Southeast Second and Marshall Street signal under review

Terry Rogers Government, Headlines, Milford Headline Story

Century Engineering will review this traffic light to see if it is warranted (Photo courtesy of Google Maps)

Milford City Council approved a purchase order that allows Century Engineering/Kleinfelder to evaluate whether the traffic signal at the corner of Southeast Second Street and Marshall Street is necessary. The review is part of a process that would allow DelDOT to take over signals throughout the town.

“Second and Marshall was on the list for upgrade, and to later be accepted by DelDOT in terms of ownership, operation and maintenance. In the course of evaluating that intersection, they, as a matter of routine would evaluate the warrants for the signalling system,” Mike Svaby, Director of Public Works, said. “And they’ve come upon the same situation as they found when they began to evaluate the intersection of South Walnut and Southwest Front and Causey that it could in fact, possibly be changed to a full stop. So, the process of evaluating that and if it comes out that the warrants are no longer there for signals, they put together a package that we go back to DelDOT and recommended the change be a four-way stop as a one year trial, the same way we’re doing at the intersections downtown.”

The cost of the evaluation by Century Engineering/Kleinfelder was $53,900. Councilwoman Katrina Wilson, who expressed some concerns about the removal of the lights on Walnut Street, asked what was prompting the changes to signals throughout the town.

“This is not really a new thing where these changes are coming about. What is driving this is not really a new thing. Actually, before I began my tenure here in 2020, there was an effort to turn the city’s traffic signals over to DelDOT as a mutually desirable thing between the city and DelDOT,” Svaby said. “For us, so we don’t have to maintain and repair when there’s malfunctions. It is beneficial for DelDOT in that they can introduce the signals here in Milford to the Transportation Management Center and get control of their operation.”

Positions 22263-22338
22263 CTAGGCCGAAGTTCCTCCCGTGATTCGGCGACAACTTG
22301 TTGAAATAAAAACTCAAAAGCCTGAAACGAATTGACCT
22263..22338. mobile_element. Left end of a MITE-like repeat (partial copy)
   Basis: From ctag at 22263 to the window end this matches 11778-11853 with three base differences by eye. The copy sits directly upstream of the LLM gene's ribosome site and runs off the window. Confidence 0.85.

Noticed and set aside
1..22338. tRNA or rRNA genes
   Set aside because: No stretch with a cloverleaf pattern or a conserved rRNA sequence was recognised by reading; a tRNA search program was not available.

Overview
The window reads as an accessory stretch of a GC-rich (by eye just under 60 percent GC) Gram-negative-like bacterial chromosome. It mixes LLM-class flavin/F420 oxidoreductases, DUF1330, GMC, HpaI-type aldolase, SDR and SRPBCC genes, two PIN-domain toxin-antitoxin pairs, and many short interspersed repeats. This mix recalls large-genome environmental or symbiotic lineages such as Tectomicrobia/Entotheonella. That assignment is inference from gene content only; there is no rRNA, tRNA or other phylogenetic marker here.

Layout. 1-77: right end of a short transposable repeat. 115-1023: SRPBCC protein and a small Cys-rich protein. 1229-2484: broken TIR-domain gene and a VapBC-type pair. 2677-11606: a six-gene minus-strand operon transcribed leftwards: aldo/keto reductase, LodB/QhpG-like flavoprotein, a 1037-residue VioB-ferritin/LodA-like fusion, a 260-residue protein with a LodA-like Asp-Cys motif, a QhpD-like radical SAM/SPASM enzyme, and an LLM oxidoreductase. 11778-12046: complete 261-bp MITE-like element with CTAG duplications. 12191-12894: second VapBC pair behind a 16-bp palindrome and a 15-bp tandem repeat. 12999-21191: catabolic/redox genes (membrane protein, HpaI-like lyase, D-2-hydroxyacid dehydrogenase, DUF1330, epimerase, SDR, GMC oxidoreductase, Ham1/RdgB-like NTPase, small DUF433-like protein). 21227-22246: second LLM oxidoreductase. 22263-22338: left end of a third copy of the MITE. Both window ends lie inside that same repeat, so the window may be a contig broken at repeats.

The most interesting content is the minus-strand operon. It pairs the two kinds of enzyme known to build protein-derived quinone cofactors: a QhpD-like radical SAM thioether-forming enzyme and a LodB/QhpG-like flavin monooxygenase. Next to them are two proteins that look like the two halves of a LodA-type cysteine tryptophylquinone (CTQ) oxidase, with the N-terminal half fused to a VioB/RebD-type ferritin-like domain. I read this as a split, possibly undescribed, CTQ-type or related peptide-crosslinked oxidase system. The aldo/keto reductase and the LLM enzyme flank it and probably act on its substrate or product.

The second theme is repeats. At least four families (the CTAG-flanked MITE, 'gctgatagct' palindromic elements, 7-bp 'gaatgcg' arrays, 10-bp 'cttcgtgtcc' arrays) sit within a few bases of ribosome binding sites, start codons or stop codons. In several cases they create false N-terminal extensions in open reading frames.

Svaby explained that the process would lead to DelDOT taking over the signals and that this was just one of six that were on the list for review.

“One of them is part of the TAP project going on Northeast Front Street that’s already begun. Because of its physical location, that intersection and its upgrades to keep that signal has been absorbed by the TAP project and we will pay what we had budgeted for that upgrade and DelDOT will in fact be taking that signal over that one won’t go away,” Svaby said. “But just as part of their process, now, DelDOT evaluates before they take another signal into their inventory, whether or not a signal is necessary, and in fact, the best way to control traffic at the intersection, and that’s what this process would do.”

Mark Whitfield, City Manager, explained that if it is determined the signal is warranted, DelDOT would require the city to upgrade the signal system before they took it over. That process could be an expenditure of $250,000 or more. He felt that spending $53,000 to have it evaluated prior to requesting DelDOT to take it over was more cost efficient. Svaby also explained that the process was ongoing throughout the state with many municipalities reviewing the need for traffic signals as opposed to all-way stops.

Council voted unanimously to approve the purchase order.

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